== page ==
There are several advantages to consider with drilled and slotted rotors, but it comes with the same disadvantages for each style too. That means your rotors will sometimes wear unevenly when using your brakes if the same area of the rotor receives contacts. High-performance vehicles see this issue most often, with cracks sometimes developing due to the heat and extreme environment they encounter. If you use a vehicle for frequent stops at highway speeds, you may encounter this issue too.

2. They tend to wear in grooved cycles.
Drilled and slotted rotors tend to wear down in concentric cycles, which means you can receive vibration in the steering wheel over time when the rotors age or the hole patterns are not staggered correctly. This issue may cause some vehicle owners to swap out their rotors more often because of the aesthetic concerns they cause. If you’re sensitive to this issue, then a rotor designed more for your specific environment will meet the demands of how you drive each day.

3. They have a shorter lifespan.
Slotted rotors already have a shorter lifespan compared to other options for your vehicles. They also cause some brake pads to experience higher levels of wear-and-tear too. If you drive regularly and go through a period of heavy braking, you may discover that the drilled and slotted rotors require replacement about the same time as your brake pads. Depending on the quality of the rotors used, that means you could be replacing these items as soon as every 25,000 miles – and even more often for frequent city drivers.

If you’re looking for extended life with your brake rotors, then your best option will always be the blank design. It offers more metal for contact, providing a consistent surface of impact to create friction for your stopping power.

4. They sometimes create extra noise when stopping.
All brakes create a squealing sound when the pads wear down because you have metal-on-metal contact. The issue with drilled and slotted rotors involves the rumbling that you hear because of the slot engagement with the pads as you stop. This issue doesn’t impact the safety of your braking system. Some drivers find the extra noise to be more than a little unpleasant. Heavy vehicles can create an excessive sound level which isn’t dampened when the windows are rolled up.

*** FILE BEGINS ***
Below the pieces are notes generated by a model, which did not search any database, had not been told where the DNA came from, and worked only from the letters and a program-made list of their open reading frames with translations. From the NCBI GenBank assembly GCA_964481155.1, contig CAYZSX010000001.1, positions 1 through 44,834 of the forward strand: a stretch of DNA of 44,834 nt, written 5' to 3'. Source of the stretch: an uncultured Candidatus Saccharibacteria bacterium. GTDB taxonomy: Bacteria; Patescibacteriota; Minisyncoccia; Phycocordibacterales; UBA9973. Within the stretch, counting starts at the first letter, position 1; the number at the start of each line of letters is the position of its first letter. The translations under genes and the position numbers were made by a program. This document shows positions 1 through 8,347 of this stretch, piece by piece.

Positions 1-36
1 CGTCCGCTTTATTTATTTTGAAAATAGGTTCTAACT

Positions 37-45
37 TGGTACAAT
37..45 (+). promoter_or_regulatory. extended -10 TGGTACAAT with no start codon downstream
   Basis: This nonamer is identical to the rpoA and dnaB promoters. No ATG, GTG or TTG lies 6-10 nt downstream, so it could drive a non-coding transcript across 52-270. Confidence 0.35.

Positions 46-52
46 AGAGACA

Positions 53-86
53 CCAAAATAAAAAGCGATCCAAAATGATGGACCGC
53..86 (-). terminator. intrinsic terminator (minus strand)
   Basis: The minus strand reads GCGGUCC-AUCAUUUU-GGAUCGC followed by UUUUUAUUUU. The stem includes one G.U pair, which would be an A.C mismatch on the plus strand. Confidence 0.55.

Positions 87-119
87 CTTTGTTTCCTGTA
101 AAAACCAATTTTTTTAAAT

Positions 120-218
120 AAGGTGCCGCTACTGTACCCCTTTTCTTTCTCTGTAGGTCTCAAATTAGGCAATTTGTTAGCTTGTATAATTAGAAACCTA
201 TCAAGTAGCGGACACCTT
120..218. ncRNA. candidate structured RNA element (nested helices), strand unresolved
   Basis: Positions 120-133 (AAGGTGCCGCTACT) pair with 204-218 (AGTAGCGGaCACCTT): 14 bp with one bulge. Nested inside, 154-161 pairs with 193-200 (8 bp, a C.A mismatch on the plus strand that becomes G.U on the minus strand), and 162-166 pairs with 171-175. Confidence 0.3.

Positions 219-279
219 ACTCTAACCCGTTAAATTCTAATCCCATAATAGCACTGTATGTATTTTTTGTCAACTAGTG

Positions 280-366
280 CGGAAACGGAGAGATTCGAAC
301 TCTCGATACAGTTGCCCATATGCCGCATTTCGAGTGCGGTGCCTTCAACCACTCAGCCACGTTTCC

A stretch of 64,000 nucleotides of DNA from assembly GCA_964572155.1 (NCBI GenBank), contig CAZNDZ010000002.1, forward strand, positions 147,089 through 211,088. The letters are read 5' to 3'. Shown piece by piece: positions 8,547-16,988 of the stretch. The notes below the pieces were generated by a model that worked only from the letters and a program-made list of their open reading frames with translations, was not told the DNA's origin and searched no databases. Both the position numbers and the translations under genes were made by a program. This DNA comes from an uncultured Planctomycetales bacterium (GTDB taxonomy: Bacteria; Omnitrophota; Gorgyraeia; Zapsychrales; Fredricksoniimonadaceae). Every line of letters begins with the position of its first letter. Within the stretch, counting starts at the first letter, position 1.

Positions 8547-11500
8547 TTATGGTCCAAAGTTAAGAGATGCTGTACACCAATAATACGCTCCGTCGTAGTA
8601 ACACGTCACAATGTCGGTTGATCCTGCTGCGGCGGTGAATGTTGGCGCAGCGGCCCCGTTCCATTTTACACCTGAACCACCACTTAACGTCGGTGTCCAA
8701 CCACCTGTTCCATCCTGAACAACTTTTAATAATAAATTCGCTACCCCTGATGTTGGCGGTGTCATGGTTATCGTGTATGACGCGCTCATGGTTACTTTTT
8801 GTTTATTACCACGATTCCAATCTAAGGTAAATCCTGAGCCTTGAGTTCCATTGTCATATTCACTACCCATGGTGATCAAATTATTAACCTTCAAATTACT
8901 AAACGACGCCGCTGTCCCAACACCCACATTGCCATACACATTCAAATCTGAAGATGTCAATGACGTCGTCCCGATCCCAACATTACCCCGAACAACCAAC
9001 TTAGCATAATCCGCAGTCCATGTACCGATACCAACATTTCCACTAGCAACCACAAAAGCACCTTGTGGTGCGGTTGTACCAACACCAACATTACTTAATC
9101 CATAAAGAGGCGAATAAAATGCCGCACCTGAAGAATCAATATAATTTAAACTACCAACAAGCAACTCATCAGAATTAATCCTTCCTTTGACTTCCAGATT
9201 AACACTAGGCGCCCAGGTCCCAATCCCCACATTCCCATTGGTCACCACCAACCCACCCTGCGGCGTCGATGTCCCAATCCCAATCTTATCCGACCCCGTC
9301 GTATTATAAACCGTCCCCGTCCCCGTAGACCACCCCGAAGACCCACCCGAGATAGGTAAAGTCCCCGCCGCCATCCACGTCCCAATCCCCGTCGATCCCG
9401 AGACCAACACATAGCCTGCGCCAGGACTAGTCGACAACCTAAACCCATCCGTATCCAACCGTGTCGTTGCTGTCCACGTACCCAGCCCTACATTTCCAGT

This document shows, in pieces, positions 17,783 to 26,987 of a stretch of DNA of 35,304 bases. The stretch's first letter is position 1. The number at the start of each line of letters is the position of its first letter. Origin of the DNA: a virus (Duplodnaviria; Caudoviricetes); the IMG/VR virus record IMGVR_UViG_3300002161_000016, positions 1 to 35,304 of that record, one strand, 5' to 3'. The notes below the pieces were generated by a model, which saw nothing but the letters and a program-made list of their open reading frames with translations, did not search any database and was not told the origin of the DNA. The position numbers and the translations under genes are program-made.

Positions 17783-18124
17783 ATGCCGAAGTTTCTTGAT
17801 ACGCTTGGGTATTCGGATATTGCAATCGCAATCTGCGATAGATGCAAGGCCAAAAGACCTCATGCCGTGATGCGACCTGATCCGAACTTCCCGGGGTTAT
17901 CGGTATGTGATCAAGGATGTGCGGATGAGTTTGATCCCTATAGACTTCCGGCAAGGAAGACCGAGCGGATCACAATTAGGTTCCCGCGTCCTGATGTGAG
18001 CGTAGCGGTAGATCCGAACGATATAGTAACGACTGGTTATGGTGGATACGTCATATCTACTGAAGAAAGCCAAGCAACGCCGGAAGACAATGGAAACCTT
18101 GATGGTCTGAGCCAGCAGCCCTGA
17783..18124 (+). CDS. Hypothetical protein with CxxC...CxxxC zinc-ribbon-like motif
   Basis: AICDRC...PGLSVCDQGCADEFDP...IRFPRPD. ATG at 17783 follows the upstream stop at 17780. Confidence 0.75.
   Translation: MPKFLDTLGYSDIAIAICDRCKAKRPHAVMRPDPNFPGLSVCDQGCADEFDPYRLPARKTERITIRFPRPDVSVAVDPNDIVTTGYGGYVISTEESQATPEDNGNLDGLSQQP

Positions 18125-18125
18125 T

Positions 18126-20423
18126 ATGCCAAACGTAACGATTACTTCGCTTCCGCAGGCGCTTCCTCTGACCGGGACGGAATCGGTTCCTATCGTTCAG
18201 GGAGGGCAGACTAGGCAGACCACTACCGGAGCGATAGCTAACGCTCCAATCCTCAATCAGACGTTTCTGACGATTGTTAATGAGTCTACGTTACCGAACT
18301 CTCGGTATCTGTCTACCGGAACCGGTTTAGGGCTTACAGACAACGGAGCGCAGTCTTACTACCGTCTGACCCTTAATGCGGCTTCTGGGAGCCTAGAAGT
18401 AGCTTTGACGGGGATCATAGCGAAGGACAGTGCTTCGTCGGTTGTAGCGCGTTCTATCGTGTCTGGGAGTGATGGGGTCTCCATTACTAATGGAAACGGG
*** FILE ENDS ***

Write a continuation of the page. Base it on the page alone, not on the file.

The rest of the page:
5. They don’t offer a cooling effect for all vehicles.
Drilling does help a rotor cool down some for all vehicles because there is less metal involved with the contact points from the pads. That can be beneficial for some vehicles, but it does create a negligible effect in others. The opposite effect impacts the rotors too. Because there is less metal involved with the design, the disc heats up faster than a solid rotor would. That’s why you don’t use this design in high-performance settings. Too much heat causes warping or cracking, which requires you to complete an immediate repair.

6. They cannot be resurfaced.
If something happens to your drilled and slotted rotors for some reason, then a full replacement is necessary. You cannot resurface the rotor to restore its functionality as you can with some solid-type discs. Although the cost difference of resurfacing is somewhat minor compared to the cost of a full replacement, those who prefer a DIY approach to swapping out the brakes will discover that this disadvantage might cost them a couple hundred dollars, if not more, to complete the necessary work.

These drilled and slotted rotors pros and cons look at the details of using this design with your current driving habits. Most street vehicles benefit from this design, especially in wet environments, because of the consistency offered. There are exceptions to this based on how you use your car, however, so review each point carefully to ensure this investment makes sense for your current needs.

About the Author
Brandon Miller has a B.A. from the University of Texas at Austin. He is a seasoned writer who has written over one hundred articles, which have been read by over 500,000 people. If you have any comments or concerns about this blog post, then please contact the Green Garage team here.